Training and Racing Questions with Jeff Galloway - December 2011
PR at 45 years old?
Q: Is it realistic to think I can still PR at the age of 45? I was never super fast, but ran decent PRs of 19:10, 39:45 and 1:28 in my 30s. I stopped running for awhile, but now I am motivated to get back into it and want to come close to or set new PRs. Am I crazy? And what do I need to do to get there? Gerald Henderson, Niles, Michigan
A: While personal records become much more difficult to achieve as the years go by, I've worked with dozens of runners who made a comeback around age 45. Some have been able to break several of their PRs set 10-15 years earlier. I strongly suggest, however, that top priority be the enjoyment of the attitude boost and empowerment that is unique to running. With better focus, pacing and strategy, older runners can enjoy the challenge (and not the obsession) of beating one's earlier records. Longer long runs and focused speed training tend to produce the greatest improvement and you'll find the specifics in my book YEAR ROUND PLAN, 5K/10K and HALF MARATHON at www.JeffGalloway.com. Rest days and strategic walk breaks have also improved performances in all events for those over 45. Adjustments for age have been noted in my book RUNNING UNTIL YOU'RE 100. Above all, find a way to enjoy every run.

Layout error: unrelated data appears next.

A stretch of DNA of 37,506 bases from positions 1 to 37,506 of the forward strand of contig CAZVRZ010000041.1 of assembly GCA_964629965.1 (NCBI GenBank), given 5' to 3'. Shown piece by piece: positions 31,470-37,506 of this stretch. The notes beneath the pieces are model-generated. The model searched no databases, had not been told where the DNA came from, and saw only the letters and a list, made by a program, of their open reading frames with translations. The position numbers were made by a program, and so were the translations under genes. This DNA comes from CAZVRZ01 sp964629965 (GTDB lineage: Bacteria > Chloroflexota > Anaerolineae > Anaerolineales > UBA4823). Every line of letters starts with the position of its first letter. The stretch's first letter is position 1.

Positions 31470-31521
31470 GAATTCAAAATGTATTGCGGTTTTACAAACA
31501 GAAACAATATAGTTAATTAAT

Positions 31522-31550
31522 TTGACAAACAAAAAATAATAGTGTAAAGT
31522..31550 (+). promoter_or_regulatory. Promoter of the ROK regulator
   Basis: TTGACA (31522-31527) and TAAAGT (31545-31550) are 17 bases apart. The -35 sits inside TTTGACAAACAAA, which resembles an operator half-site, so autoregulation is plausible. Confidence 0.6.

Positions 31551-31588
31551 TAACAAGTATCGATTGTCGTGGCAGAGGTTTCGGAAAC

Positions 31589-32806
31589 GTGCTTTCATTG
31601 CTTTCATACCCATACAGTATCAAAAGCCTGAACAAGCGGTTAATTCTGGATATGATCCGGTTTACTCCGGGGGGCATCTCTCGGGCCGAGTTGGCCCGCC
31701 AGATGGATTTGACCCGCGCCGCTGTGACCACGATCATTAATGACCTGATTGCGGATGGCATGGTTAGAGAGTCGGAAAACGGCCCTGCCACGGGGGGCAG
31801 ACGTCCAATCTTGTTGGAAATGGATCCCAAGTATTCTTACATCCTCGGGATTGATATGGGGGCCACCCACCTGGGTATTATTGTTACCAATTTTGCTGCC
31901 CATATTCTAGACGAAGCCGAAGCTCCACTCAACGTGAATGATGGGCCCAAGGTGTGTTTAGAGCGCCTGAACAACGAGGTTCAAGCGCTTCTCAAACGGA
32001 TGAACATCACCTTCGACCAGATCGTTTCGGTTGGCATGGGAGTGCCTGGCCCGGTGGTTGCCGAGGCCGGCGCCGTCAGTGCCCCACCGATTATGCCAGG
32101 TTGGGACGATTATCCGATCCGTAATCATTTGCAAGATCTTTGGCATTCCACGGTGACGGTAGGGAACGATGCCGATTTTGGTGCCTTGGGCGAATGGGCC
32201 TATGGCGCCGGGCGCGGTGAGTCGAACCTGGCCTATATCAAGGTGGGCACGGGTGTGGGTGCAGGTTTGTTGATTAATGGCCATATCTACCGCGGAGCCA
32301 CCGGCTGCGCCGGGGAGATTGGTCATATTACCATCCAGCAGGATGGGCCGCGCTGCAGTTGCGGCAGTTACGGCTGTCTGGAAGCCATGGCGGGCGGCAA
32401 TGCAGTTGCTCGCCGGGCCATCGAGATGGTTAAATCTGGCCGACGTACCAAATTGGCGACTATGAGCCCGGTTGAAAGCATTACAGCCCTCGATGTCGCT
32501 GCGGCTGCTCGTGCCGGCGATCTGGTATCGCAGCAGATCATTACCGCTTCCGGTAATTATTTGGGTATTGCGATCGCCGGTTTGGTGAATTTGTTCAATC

The Value of Hills
Q: Are hill workouts really all that important? I am just a beginner and our coach has us run up and down this steep hill 5-6 times every week. What does this do for me and can I substitute something else that isn't quite as painful? Anita Espinosa, Coppell, Texas
A: Hill workouts can provide significant benefit without being painful and still prepare you for races (most race courses have at least one hill). Hill workouts should help you develop a good technique for running hills while also strengthening the legs for all types of running. I've had success in alternating hill workouts: one week more repeats (up to 8 hills) and the next week only 2-3 longer hills. If you walk down the hill, you should be energized to take the next hill. You'll find in my book GALLOWAY'S BOOK ON RUNNING, & CROSS COUNTRY a successful hill technique: shorten stride as you go up the hill, with feet low to the ground. In hill workouts you can pick up the cadence of your feet to get a good workout, but back off if you feel pain. For best results, the hills run during workouts should be similar in distance and elevation to those on your race courses.
Hit the Pool for Stress Fracture